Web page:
Well, the cons are enormous because, you know, anyone who’s lived through the last 10 years and lived through Iraq can understand all the reasons why we want to be very wary about intervening in another Arab country without a great deal of thought about what kind of role we might have to play in a post-war Libya or post-war Iraq and really having to worry about all the unintended consequences of something which seemed like a good idea going in.
And I think that I, like many of us, look around, and we see that a lot of these questions don’t seem to have been answered or even asked.
On the other side, I spent a lot of time reading Arab blogs, talking to Arabs, watching Arab media, and I can see how important Libya really is to what’s happening inside the Arab world right now.
And you can see that there is this incredible momentum towards change, where the hopes of everybody in the region were being raised, and then when you got to Gadhafi beginning to respond with really brutal violence, it had an effect across the entire region.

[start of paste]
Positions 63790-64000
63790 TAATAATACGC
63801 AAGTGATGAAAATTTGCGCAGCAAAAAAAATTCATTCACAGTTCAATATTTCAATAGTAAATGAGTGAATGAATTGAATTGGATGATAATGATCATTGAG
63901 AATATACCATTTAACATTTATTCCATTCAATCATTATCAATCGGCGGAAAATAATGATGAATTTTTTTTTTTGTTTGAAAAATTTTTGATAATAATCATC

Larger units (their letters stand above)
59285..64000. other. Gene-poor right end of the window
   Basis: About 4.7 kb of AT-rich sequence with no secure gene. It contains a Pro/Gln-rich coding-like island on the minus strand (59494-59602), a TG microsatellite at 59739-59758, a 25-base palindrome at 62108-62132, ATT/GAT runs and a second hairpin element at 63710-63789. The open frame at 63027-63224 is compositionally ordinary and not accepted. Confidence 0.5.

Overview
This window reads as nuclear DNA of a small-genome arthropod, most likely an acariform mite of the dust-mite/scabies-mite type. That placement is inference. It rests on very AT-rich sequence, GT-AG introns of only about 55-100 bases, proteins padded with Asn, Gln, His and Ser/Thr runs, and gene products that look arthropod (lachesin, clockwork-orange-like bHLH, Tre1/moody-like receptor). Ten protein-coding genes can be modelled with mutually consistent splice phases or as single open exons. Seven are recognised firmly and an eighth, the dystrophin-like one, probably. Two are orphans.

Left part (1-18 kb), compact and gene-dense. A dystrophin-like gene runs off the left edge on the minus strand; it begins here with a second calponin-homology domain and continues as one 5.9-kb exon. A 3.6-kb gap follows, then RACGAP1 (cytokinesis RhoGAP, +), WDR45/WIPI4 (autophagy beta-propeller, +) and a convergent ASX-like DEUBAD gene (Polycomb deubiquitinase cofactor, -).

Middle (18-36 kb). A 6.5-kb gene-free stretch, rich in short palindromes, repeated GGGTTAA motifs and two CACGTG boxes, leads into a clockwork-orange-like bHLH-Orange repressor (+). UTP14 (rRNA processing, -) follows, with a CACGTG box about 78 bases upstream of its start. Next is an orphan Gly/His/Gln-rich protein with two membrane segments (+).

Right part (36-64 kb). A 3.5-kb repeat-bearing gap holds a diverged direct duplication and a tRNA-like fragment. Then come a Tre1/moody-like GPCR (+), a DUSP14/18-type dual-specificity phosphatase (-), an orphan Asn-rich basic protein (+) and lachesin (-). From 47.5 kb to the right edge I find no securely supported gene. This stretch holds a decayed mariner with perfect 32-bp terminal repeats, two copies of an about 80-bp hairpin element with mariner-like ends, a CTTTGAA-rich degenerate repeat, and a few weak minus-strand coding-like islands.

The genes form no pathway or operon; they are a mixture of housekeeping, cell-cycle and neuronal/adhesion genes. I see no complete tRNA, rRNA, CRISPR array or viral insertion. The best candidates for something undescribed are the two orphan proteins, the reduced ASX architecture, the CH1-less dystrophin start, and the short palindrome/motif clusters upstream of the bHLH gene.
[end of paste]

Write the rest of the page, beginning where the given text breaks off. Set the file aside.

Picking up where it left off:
And they did look to the United States and to the international community to rescue something which was going badly wrong. And so I think what you have is a real gamble where we see that an intervention is in many ways the moral thing to do, and it could have really positive, region-wide effects. But if it goes wrong, it could actually bring all of this to a crashing halt.
Here is Michael Walzer, with whom I am always reluctant to disagree, arguing against this intervention. Walzer acknowledges the unspoken presence in all such debates over the past 17 years, the matter of Rwanda and the unforgivable international failure to intervene there. Libya, Walzer says, is not Rwanda: